The Monuments Men: A Movie Review

The Monuments Men

The Monuments Men is a new movie starring George Clooney, Matt Damon, Bill Murray, John Goodman, Bob Balaban, Jean Dujardin, Cate Blanchett, and Hugh Bonneville. Set during the waning days of World War II, it is the story of an unlikely platoon of men tasked with recovering, and restoring, works of art stolen by Hitler’s Nazi regime. Positioning itself as an epic among the likes of Saving Private Ryan, it is nevertheless a tale that takes place in smaller, quiet moments. Going in, we do not know much about the Monuments Men, other than they are scholars, professors, art historians, architects–men who love art. Despite this lack of back story, we learn who they are by what they do.

They characters are revealed by their respective actions. Though they wrestle with it, struggle to come to grips, each believes the mission is one worth dying for. That these monumental works are worth preserving. That by keeping culture alive they are keeping hope alive.

That by preserving history they are safeguarding the future.

Though it is somewhat disjointed at times, with abrupt tonal shifts, this movie brings home the high human cost of war. Not through the horrors of the concentration camp, but rather through small moments (a character hanging a painting in an empty apartment, never to be occupied again by the people who left it).

It is a journey worth taking.

Go see The Monuments Men.

Just Jesus

I didn’t see the Creation Debate between Bill Nye and Ken Ham last night. It’s not that I wasn’t interested; rather, I was working. From what I’ve gathered about it, it doesn’t appear that any minds were changed.

Ham claims the authority of Scripture for his position, and Nye science. Thus questioning Ken Ham is akin to questioning God, and in questioning Bill Nye the Science Guy one risks the withering scorn of the scientific establishment.

Why are things always so rigidly dogmatic? So binary, so this–or that?

There’s no room for nuance. No room for debate, really.

Yet science and faith are not mutually exclusive. God gave us brains to use them. As Chesterton said, the “point of having an open mind is to close it again on something solid.” And chew!

If we believe that God is truth, then all truth is His truth. He doesn’t lie. If we observe that it takes light, well, light years to reach us it simply stands to reason that the universe is old. The further we look out into the universe the further back in time we’re looking.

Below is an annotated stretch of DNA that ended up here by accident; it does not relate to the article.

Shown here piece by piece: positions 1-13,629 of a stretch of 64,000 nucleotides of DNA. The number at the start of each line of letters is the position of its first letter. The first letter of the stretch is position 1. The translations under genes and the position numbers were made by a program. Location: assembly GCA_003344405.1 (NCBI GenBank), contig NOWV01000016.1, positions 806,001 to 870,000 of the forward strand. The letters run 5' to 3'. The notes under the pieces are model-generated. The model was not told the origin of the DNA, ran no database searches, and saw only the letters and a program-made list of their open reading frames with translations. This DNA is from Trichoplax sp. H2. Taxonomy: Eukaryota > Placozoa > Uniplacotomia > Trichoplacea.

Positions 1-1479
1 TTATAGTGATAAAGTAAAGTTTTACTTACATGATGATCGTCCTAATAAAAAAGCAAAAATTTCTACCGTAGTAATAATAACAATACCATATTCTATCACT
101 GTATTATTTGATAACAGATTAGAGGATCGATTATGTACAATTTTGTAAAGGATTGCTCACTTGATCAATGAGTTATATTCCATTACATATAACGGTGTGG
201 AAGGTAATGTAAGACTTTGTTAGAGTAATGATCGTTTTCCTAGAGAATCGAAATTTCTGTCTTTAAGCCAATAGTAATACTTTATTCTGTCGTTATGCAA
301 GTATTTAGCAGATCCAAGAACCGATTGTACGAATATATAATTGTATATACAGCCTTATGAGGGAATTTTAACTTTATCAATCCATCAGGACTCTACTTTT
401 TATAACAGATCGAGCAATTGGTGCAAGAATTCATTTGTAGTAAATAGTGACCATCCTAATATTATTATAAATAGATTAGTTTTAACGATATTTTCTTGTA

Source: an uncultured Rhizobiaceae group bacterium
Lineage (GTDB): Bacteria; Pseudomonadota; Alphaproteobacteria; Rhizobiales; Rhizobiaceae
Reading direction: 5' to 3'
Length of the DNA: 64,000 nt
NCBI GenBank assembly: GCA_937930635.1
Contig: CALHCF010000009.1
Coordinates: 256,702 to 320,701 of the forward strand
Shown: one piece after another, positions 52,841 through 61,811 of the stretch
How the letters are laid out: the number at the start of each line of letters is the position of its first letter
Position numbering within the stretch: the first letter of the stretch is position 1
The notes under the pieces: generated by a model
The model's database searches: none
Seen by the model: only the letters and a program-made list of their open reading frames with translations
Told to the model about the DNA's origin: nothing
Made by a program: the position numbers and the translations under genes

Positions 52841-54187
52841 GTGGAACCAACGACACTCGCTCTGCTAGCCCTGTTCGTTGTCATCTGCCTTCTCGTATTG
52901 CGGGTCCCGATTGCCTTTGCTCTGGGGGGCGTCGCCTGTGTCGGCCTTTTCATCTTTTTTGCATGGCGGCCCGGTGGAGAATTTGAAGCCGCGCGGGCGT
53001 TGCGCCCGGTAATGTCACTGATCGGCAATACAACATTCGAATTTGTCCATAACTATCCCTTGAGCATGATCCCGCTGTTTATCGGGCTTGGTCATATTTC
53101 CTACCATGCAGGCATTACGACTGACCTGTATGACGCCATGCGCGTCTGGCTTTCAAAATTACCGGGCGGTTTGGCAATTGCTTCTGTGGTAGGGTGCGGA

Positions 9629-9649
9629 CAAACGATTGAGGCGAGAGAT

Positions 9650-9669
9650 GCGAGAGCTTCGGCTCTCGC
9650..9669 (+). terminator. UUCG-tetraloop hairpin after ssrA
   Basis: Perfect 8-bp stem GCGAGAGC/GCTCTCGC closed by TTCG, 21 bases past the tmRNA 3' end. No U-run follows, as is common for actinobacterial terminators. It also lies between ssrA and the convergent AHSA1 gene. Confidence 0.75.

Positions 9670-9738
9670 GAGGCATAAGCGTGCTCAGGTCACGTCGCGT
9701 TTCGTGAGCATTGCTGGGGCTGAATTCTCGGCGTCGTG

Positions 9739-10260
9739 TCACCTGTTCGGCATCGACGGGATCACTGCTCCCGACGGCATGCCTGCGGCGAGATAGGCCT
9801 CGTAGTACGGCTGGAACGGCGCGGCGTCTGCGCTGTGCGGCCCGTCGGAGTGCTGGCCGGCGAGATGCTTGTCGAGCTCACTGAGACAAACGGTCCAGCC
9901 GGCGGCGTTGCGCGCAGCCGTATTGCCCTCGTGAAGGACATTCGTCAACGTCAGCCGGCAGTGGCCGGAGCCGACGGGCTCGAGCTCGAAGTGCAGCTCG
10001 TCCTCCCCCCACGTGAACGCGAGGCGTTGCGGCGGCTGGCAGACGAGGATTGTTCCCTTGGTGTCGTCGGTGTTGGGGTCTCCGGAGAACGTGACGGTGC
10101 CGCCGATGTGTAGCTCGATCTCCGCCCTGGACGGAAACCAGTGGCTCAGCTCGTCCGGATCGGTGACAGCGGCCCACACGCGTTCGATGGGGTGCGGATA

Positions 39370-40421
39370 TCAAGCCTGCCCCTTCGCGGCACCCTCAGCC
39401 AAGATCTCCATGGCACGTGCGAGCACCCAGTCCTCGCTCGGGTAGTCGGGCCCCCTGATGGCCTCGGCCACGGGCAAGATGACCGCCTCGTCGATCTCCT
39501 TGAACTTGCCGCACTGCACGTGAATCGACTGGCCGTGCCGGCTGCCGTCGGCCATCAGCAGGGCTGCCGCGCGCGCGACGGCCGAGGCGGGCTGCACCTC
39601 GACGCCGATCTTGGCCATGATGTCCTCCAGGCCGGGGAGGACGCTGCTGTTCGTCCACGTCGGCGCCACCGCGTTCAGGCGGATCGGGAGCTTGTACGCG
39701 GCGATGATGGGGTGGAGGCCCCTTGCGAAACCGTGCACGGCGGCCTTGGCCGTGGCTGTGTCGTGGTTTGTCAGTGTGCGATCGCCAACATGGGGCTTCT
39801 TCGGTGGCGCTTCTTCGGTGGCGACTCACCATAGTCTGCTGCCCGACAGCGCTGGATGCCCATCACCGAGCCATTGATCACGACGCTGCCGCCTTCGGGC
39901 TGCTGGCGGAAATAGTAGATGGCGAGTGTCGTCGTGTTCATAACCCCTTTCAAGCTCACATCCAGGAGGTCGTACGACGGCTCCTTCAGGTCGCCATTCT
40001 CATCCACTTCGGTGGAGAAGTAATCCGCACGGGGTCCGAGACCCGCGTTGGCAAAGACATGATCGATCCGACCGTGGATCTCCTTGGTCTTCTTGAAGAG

I’m not threatened by this.

And neither is God.

God, in preparing a place for us, knew well in advance we would need fossil fuels…

But this is all really secondary. In fact, I don’t care what you believe about how we got here. I really don’t.

What’s important. What’s indeed number one with a bullet is what you make of Jesus, and what He did for all of us. Whether you want to be a theistic evolutionist, young earth creationist, old earth creationist, day-age creationist, proponent of the gap theory, intelligent designer, eater of bok choy, etc. it’s no skin off my back.

Because none of that is central.

What is is Jesus.

Just Jesus.

Your convictions about origins are not now, nor have they ever been, Gospel. Simply put, we have an enemy who loves nothing so much as to divide–to sow the seeds of discord–wherever and whenever he can.

He gets us majoring in the minors, while Jesus stands off to the side weeping because, somewhere along the way He and the Gospel, have been forgotten. It’s rampant throughout the world, but easily identifiable:

When, and where, ever we are more committed to an idealogy over and above the Gospel we’re missing it.

As for me, just give me Jesus.

How about you?

God Wants To “Root” Your Life

To say that I’m a fan of technology is akin to saying that Captain Ahab was mildly interested in a certain white whale. Tech isn’t just my job, but my obsession.

My first smartphone was a Samsung Blackjack. It horrible battery life, a small screen, and ran Windows Mobile 6.something. I hung onto it until the iPhone 3G was out. I mean what’s the sense of upgrading from a phone with 3g to one without (the original iPhone)? Am I right?

So I waited for the 3GS.

It was, after the Samsung, a revelation. It was a pure joy to use. Until it got glitchy (between the two of us, my wife and I went through 5 3Gses–all replaced under warranty).

Then there was the iPhone 4. Sleeker, glass front and back. It was fun, but more of the same. Its limitations chafed.

So I jailbroke it.

This opened up a whole new world of themes, ringtones, hacks, tweaks, etc. My phone felt like it was mine again.

Until I updated iOS to the then-latest release. And then began the waiting. Again. For the savvy wiz kids to release a new jailbreak.

I got tired, and a little bored, with iOS. So I switched to Android. The difference was, well, like the difference between Mac and PC: dissimilar ways of doing the same things.

But, while Android gave me more flexibility–more freedom–this came at a price: the experience hasn’t been as fluid (or as stable) as iOS.

So I rooted my Droid to clear out carrier bloatware, and strip the phone down to closer to a stock Android setup. It’s certainly cleaner. More as it was designed to be.

Bear with me here, but this seems to be what God is desiring to do in our lives: He wants to root us, strip us down to what He designed us to be.

To bring us back to the purest essence of ourselves.

He wants to clear out the cruft so the purity of Christ shines through. This doesn’t mean we’ll all be Moto Xes, or HTCs, but we will be changed into His image and likeness.

Which will express itself through whichever theme He has skinned us with.

Have you let Christ root your heart?

Goodbye to My So-Called Upbringing

'Dysfunction Junction: Cold Spring NY Photowalk' photo (c) 2010, Nick Harris - license: http://creativecommons.org/licenses/by-nd/2.0/